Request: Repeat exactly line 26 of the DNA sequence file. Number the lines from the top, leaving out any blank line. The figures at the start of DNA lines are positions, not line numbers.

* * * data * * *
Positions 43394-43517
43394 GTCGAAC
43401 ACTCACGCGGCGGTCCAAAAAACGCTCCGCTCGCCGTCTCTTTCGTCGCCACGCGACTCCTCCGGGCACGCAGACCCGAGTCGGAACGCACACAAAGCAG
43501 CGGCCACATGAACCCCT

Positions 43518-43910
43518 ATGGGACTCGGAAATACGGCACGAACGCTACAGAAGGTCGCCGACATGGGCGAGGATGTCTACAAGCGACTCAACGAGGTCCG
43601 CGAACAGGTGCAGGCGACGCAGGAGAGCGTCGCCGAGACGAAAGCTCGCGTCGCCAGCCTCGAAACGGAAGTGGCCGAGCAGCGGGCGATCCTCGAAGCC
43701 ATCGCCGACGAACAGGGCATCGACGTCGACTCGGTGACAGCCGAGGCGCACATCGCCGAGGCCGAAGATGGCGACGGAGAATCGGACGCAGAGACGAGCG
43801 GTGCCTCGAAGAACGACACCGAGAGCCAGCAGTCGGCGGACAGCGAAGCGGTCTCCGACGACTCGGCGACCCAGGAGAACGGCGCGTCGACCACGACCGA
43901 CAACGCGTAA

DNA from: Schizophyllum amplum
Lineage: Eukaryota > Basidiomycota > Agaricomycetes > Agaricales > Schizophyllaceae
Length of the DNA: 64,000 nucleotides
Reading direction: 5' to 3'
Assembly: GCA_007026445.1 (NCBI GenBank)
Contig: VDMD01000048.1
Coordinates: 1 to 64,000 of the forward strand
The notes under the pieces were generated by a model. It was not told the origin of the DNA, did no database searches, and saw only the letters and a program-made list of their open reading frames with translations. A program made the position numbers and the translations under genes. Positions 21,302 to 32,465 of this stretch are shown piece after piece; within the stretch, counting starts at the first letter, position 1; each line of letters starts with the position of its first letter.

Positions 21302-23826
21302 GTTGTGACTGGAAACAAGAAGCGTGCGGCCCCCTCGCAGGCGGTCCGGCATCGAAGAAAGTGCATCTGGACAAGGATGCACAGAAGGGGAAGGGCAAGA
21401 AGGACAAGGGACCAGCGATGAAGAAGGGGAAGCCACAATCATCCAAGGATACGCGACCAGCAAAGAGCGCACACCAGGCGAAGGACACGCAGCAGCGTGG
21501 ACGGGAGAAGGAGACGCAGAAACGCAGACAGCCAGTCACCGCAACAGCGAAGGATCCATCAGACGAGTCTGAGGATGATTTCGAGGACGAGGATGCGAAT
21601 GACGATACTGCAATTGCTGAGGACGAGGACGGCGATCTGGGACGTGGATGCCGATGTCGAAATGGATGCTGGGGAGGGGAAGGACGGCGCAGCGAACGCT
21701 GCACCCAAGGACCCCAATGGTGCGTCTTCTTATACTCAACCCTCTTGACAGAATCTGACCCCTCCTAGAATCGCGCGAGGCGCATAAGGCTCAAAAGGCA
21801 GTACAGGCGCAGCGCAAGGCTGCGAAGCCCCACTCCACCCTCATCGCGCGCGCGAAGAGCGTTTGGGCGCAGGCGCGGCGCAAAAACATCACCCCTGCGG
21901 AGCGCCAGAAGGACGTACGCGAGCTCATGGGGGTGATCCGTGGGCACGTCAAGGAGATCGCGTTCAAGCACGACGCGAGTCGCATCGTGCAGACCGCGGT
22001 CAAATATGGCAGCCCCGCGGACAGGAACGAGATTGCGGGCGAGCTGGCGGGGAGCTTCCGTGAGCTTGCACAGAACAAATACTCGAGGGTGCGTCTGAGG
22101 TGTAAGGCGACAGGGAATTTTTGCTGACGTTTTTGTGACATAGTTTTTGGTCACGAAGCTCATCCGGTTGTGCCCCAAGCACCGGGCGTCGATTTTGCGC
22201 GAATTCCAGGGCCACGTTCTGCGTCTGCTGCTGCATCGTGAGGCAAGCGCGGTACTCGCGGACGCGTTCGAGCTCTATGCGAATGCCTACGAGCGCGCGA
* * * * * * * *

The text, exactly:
21901 AGCGCCAGAAGGACGTACGCGAGCTCATGGGGGTGATCCGTGGGCACGTCAAGGAGATCGCGTTCAAGCACGACGCGAGTCGCATCGTGCAGACCGCGGT